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Online Courses Starting March 10th

1019-OL – The Anthropology of Pilgrimage

Credits – 3

This is an advanced level graduate course. It is designed to familiarize students online to contemporary anthropological theory with a specific focus upon the study of pilgrimage. In addition to researching Jewish, Christian, and Islamic pilgrimage in ancient, medieval, and contemporary historical contexts, students will be expected to become familiar with the work of contemporary scholars working on pilgrimage such as Victor and Edith Turner, Carol Delaney, John Eade, and Yoram Bilu. Students will examine various notions of sacred space and movement. Emphasis will be placed not only on the experience of pilgrims but on pilgrimage management and the contestation of sacred sites. While pilgrimage to Lourdes, Mecca, and other religious sites around the world will be discussed, prominence will be given to specific sites of pilgrimage in the Holy Land.

Instructor: C. Hutt, Ph.D.

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1028-OL – Religion and Public Life

Credits – 3

This is a graduate level survey course. It is designed to familiarize students online with recent developments in religion and political theory. Of particular interest will be the role played by religion in the public square, in Western secular societies as well as in the Near East. Attention will be given to two main forms of secular liberalism – namely, the natural human rights liberalism developed by David Little and the political liberalism of John Rawls. The work of Martha Nussbaum will also be addressed. Challenges to the secular liberal political traditions will be presented, such as is found in the work of Nicholas Wolterstorff and Jeffrey Stout. The class will end with an examination of Roxanne Euben’s recently published text on religion and comparative political theory, Enemy in the Mirror: Islamic Fundamentalism and the Limits of Modern Rationalism.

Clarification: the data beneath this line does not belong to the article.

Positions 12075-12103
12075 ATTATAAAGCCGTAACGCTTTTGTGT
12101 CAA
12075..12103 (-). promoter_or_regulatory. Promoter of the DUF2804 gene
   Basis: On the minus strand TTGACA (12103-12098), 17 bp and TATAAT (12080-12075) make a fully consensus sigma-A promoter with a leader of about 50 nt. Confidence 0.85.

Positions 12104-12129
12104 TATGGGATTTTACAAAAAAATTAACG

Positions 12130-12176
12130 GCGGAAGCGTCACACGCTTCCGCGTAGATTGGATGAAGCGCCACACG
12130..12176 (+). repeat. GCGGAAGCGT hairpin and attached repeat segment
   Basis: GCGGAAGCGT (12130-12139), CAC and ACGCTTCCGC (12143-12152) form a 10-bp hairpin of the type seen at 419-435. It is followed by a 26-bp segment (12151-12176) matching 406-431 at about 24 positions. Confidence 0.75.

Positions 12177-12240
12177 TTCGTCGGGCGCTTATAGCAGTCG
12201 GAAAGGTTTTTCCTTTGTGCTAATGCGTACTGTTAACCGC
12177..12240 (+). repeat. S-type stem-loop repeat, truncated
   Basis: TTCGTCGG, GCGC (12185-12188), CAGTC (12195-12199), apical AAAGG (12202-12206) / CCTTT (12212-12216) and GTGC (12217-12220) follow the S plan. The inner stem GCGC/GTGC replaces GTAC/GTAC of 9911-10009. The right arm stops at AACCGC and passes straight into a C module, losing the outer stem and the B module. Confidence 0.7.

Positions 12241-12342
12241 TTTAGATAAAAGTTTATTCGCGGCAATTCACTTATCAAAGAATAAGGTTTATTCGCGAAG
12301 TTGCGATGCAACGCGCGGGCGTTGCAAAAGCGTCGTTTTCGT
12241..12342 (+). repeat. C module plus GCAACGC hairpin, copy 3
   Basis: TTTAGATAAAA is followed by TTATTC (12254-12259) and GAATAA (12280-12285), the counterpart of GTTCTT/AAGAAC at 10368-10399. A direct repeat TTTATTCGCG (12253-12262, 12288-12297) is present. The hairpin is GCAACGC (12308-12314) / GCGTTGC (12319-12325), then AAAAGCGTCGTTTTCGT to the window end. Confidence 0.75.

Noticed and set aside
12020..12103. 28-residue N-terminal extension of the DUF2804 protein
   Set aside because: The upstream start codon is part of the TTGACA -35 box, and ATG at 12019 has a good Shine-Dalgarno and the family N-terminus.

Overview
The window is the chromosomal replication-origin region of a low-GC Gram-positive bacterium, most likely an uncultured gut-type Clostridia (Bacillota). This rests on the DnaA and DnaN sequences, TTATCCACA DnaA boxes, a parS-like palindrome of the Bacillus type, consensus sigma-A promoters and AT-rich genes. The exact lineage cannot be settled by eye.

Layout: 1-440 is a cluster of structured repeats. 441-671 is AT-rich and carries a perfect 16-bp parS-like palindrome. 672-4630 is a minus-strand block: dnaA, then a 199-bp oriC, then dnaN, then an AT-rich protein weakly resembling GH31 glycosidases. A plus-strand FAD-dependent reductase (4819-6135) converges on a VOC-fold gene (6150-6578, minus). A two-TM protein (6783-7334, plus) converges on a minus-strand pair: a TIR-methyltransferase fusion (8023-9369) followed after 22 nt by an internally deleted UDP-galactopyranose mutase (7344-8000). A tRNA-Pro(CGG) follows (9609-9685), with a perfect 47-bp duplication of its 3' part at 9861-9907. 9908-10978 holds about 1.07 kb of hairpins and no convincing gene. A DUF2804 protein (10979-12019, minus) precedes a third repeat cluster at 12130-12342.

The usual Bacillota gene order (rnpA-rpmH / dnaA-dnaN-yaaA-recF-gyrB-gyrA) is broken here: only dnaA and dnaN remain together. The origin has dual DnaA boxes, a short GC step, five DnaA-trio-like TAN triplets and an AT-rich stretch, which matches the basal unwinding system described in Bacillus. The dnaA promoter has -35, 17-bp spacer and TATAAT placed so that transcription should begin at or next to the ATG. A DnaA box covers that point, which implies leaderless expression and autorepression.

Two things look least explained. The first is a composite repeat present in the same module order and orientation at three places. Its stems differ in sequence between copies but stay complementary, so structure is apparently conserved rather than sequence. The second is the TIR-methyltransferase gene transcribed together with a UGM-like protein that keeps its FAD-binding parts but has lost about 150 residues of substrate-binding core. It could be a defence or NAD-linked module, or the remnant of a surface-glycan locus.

Instructor: C. Hutt, Ph.D.

(ON-LINE COURSE)

1056-OL – Topics in Comparative Ethics: Historians and Believers

Credits – 3

This is an advanced online graduate course on the ethics of historical belief. It focuses on the relationship between historians and believers, as well as that between the historians of competing religious traditions. Students will be encouraged to wrestle with the following questions: What does it mean to find or discover the past? To what extent is what counts as the past created or manufactured by narrativists in the present? What makes a belief about the past justified? Amongst the scholars we will turn to when answering these questions are Leopold von Ranke, Hayden White, R.G. Collingwood, Van Harvey, and John Dewey. Particular attention will be paid to problems generated the work of nineteenth century critical historians like David Strauss and Albert Schweitzer on early Christianity.

Instructor: C. Hutt, Ph.D.

(ON-LINE COURSE)

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(For more on our ONLINE and SUMMER COURSES)

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